Siemens Gamesa leading project to make offshore wind energy more affordable
Siemens Gamesa and Aalborg University have partnered up to work on a project focused on making offshore wind power a more affordable energy source.
The i4Offshore research and development project, which has received a grant from the EU of nearly 20 million euros, is one of the largest offshore wind energy R&D projects ever. It will demonstrate the break-down of cost-barriers of large-scale offshore developments.
One of the biggest problems with offshore wind energy is the cost as it is still much more expensive to construct turbines in the ocean than on land.
The ultimate goal of the project is to cut the Levelised Cost of Energy (LCoE) from offshore wind. LCoE is a measure of the cost of power – it’s calculated by dividing lifetime costs by energy production.
An offshore system solution will be installed and operated as a full size demonstrator during the project. The system will feature a next-generation Siemens Gamesa direct wind turbine, a hybrid-material gravity jacket foundation optimized for low cost manufacturing, and a low-cost array cable-in-pipe solution.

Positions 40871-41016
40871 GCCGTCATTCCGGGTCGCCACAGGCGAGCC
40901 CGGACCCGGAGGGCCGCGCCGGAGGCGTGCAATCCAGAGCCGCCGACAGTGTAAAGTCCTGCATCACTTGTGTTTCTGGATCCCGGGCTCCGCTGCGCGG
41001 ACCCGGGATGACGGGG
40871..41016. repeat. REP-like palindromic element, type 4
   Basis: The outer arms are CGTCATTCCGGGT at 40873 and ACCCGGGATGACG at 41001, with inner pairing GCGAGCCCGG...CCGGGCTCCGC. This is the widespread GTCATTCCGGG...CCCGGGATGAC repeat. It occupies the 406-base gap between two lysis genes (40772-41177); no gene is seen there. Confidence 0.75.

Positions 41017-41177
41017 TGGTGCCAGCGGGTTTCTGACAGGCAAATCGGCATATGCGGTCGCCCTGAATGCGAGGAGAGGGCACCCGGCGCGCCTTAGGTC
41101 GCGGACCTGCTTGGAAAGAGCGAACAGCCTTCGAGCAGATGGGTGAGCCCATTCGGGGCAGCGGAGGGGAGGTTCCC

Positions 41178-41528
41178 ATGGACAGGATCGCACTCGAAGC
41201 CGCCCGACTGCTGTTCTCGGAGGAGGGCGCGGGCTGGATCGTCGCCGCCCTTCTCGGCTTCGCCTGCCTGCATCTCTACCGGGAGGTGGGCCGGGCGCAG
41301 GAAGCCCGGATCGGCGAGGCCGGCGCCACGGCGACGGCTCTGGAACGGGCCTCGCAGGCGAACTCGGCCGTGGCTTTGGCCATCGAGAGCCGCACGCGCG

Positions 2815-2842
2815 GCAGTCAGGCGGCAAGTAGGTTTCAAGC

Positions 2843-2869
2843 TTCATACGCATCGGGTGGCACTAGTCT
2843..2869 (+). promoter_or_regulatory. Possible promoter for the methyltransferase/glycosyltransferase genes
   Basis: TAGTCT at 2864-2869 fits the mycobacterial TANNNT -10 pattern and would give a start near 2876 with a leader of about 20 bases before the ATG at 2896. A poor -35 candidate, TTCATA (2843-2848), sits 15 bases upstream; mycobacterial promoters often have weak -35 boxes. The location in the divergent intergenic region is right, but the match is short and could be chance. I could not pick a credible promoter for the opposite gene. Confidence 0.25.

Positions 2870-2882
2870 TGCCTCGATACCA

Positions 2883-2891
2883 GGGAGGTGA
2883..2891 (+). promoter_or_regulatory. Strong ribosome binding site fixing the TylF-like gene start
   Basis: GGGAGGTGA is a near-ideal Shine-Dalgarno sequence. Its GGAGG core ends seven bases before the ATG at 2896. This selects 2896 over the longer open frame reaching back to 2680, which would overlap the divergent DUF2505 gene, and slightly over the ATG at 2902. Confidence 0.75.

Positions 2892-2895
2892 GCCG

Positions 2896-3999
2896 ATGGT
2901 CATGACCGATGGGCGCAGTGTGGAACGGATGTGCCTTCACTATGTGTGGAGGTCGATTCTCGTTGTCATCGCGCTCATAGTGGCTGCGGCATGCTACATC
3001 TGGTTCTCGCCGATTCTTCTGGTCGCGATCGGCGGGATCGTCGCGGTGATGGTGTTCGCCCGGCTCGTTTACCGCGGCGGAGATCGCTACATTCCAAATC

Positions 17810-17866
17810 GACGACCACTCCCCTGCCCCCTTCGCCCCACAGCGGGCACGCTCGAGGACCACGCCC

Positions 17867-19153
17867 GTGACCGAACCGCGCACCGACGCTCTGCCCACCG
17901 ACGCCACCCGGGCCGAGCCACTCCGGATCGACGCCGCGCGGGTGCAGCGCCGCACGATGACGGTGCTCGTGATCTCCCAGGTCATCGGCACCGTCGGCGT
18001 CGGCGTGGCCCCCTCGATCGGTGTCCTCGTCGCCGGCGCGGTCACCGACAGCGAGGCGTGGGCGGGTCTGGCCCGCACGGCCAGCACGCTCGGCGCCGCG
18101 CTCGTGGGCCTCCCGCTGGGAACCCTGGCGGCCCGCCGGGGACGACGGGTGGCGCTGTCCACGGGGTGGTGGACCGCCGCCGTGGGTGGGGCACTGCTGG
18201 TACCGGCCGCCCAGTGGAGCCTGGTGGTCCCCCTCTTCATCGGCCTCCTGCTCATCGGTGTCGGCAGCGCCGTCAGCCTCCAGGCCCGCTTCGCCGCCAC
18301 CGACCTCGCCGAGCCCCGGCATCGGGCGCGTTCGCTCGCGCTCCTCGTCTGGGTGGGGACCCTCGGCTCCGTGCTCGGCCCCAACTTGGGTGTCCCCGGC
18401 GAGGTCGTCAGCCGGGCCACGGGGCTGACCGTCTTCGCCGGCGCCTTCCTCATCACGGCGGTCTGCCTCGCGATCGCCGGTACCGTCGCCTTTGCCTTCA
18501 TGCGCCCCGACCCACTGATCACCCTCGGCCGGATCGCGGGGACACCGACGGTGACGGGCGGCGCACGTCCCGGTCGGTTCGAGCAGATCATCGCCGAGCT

Jesper Moeller, project lead and Senior Specialist in Offshore Technologies at SGRE’s Offshore Business Unit, said:
“Our constant focus on innovation – along with strong partners, customers, and support such as from the EU – enables us to push the industry forward, delivering a lower Levelized Cost of Energy (LCoE) and higher annual energy production. The R&D work we’ll do during this project has clear goals of benefitting our customers, ratepayers, and society-at-large.”
Lars Bo Ibsen, Professor at Aalborg University, said: “One of the challenges of offshore wind energy is that the high cost of building offshore wind turbines has necessitated various governmental subsidies to improve the business case.
“While all forms of industrial power generation receive governmental support, whether from renewable, fossil or other sources, our project aims at making offshore wind energy even more cost-effective without external financial support.”
How wind power works
Wind energy or wind power refers to the process of creating electricity using wind.
Wind turbines work by capturing the kinetic energy of the wind and converting it into electricity. The turbines begin generating electricity when wind speeds reach six to nine miles per hour. As wind speed increases so does electricity production.
Offshore wind power forecast to grow in the ocean economy
The Organisation for Economic Co-operation and Development (OECD) made a forecast in 2016 that offshore wind power will account for 8% of ocean economy by 2030, with the industry predicated to employ 435,000 people – adding $230 billion of value.
MBN Video Dictionary produced this video which explains what wind energy is.